U.S. Persists in Crackdown on Internet Health-Care Fraud

The U.S. Federal Trade Commission (FTC) said Thursday it has brought enforcement actions against six companies for making false claims about health products sold over the Internet.

Five of the companies agreed to settle the charges, and the FTC is pursuing the sixth case in U.S. District Court. The cases involve the hormonal supplement DHEA, St. John’s Wort, colloidal silver and other products the companies allegedly claimed could treat or cure cancer, AIDS, arthritis and other conditions.

The FTC said the new cases, part of a coordinated effort with the U.S. Food and Drug Administration (FDA), Health Canada and state attorneys general, are the fourth set of actions taken in its “Operation Cure All” ongoing crackdown on the sale of unproven health products over the Internet.

Charged Firms Span U.S.

Panda Herbal International of Bensalem, Pennsylvania; ForMor of Conway, Arkansas; MaxCell BioScience of in Broomfield, Colorado; Aaron Co. of Palm Bay, Florida; and Jaguar Enterprises of Mesquite, Texas, all agreed to settle the FTC complaints filed against their companies. According to the settlement terms, the companies are revising their advertising pitches and offering consumers refunds on the products addressed by the challenges.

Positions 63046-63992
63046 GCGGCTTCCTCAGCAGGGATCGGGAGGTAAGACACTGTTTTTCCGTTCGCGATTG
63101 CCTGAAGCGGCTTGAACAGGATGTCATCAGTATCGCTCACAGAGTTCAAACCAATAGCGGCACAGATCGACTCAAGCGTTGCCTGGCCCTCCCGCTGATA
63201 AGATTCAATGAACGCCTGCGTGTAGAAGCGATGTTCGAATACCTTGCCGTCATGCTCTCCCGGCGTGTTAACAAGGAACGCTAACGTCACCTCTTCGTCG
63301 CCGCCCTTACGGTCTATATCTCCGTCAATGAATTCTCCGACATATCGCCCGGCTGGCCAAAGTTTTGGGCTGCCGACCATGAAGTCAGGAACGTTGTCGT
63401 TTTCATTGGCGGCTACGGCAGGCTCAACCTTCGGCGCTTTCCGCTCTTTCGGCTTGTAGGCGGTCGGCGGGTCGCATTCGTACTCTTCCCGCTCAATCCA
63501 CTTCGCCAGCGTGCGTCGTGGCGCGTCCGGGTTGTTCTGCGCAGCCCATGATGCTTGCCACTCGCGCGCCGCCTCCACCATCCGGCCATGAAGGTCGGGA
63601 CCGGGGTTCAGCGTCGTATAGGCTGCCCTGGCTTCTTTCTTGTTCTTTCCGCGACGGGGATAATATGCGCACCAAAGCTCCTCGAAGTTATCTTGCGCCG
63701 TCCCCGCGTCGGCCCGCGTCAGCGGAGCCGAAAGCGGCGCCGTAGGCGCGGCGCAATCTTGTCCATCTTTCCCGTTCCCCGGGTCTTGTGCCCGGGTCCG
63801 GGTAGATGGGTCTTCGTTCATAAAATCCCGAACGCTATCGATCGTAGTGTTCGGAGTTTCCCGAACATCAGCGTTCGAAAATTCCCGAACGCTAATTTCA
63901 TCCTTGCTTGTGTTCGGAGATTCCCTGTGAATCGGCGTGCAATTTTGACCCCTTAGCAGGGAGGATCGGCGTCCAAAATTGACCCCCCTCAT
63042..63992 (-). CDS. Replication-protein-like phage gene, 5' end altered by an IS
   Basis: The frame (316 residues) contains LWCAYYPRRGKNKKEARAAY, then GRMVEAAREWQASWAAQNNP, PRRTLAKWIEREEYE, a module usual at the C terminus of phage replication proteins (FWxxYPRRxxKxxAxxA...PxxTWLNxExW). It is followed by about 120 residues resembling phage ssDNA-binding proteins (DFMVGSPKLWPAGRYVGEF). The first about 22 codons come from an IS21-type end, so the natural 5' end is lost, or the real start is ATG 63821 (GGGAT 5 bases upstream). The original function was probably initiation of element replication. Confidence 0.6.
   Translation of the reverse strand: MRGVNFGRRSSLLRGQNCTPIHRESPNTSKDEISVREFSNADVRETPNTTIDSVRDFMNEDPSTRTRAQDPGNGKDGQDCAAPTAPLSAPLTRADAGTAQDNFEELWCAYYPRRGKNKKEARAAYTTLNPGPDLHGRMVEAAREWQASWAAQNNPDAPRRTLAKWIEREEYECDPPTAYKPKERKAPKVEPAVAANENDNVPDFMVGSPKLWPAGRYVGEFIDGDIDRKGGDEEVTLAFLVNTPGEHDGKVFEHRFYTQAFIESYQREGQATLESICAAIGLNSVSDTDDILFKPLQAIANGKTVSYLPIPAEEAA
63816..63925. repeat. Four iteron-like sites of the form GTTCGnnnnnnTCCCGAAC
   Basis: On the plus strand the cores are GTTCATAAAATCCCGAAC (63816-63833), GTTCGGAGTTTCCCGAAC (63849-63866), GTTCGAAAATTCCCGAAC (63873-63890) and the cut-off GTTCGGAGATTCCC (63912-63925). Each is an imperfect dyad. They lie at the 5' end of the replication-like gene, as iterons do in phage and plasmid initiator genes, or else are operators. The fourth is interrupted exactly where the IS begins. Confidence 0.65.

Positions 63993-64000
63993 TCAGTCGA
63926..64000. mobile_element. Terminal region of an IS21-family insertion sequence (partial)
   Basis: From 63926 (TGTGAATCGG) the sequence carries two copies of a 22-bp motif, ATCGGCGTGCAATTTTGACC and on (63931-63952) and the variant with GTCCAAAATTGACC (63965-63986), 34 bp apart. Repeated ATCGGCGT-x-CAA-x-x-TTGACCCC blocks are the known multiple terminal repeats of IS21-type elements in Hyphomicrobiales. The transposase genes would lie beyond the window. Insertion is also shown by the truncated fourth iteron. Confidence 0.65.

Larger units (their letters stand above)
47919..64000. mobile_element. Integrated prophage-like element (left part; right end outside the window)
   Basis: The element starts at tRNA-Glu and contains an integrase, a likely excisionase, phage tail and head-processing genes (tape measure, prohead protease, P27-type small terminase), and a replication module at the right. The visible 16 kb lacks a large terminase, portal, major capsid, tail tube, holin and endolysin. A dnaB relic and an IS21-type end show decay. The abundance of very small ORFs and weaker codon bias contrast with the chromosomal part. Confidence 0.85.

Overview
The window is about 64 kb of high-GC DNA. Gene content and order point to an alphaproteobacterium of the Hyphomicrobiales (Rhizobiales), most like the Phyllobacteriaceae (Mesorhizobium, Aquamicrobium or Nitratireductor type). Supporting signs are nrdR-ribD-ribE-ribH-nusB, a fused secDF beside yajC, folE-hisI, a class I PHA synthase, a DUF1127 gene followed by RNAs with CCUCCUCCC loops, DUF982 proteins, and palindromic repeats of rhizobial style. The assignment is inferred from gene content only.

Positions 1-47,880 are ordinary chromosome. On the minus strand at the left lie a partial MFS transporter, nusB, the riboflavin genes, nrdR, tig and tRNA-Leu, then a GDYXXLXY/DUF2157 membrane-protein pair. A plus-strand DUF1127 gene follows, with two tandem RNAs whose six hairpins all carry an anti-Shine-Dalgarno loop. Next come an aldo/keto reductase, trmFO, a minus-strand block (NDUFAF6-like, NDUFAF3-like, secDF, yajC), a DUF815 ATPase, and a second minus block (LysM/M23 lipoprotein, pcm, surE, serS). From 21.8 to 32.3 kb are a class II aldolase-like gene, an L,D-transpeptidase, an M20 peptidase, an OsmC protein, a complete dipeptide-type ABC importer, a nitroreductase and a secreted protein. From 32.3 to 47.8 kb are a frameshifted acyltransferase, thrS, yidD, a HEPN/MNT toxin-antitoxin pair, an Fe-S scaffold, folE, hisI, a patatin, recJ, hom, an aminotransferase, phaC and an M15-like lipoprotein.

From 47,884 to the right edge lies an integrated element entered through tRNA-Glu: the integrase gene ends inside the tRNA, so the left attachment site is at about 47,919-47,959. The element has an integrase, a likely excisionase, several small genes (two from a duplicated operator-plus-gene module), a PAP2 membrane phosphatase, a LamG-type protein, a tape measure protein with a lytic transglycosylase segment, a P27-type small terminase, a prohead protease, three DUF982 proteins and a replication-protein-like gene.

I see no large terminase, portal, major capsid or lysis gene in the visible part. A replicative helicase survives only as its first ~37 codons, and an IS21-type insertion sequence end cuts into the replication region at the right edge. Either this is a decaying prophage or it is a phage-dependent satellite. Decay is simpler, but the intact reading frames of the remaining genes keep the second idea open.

The FTC said its case against the sixth company, Western Dietary Products of Blaine, Washington, is being pursued in U.S. District Court in Seattle. The commission said it is charging the company and its owners, Marvin and Miguelina Beckwith, with making unsubstantiated claims about herbal products and the treatment of cancer, Alzheimer’s Disease, diabetes, arthritis and HIV.

‘Compelling but Deceptive’

“Many of the Web sites targeted today are jeopardizing the health and safety of consumers with outlandish promises and false hope,” said FTC Chairman Timothy J. Maris.

“Unfortunately, examples of questionable products being peddled on the Web abound, and the Federal Trade Commission, with its partners, will step up its efforts to protect consumers from these compelling but deceptive health claims,” said Maris.

The FTC is pairing its enforcement crackdown with a consumer education campaign.

E-Mail Warnings

The FTC and FDA also said that e-mail warnings were sent to 48 Web sites that marketed colloidal silver as a cure for, or guard against, serious diseases in violation of federal rules governing drug marketing. According to the federal agencies those warnings resulted in 27 percent of the sites removing or changing their claims.

The agencies also said they have warned companies selling “Rife Frequency Generators” or “Zappers,” devices that purportedly send electrical energy into the body to destroy parasites and/or disease-causing cells. Most of the warned companies have removed or modified their Web sites, the FTC said.

Warnings involving aristolochic acid, a substance found in some herbal medicines, have also been sent to manufacturers and marketers, the FTC said. According to the FDA, aristolochic acid poses “significant health risks,” including cancer and kidney problems.

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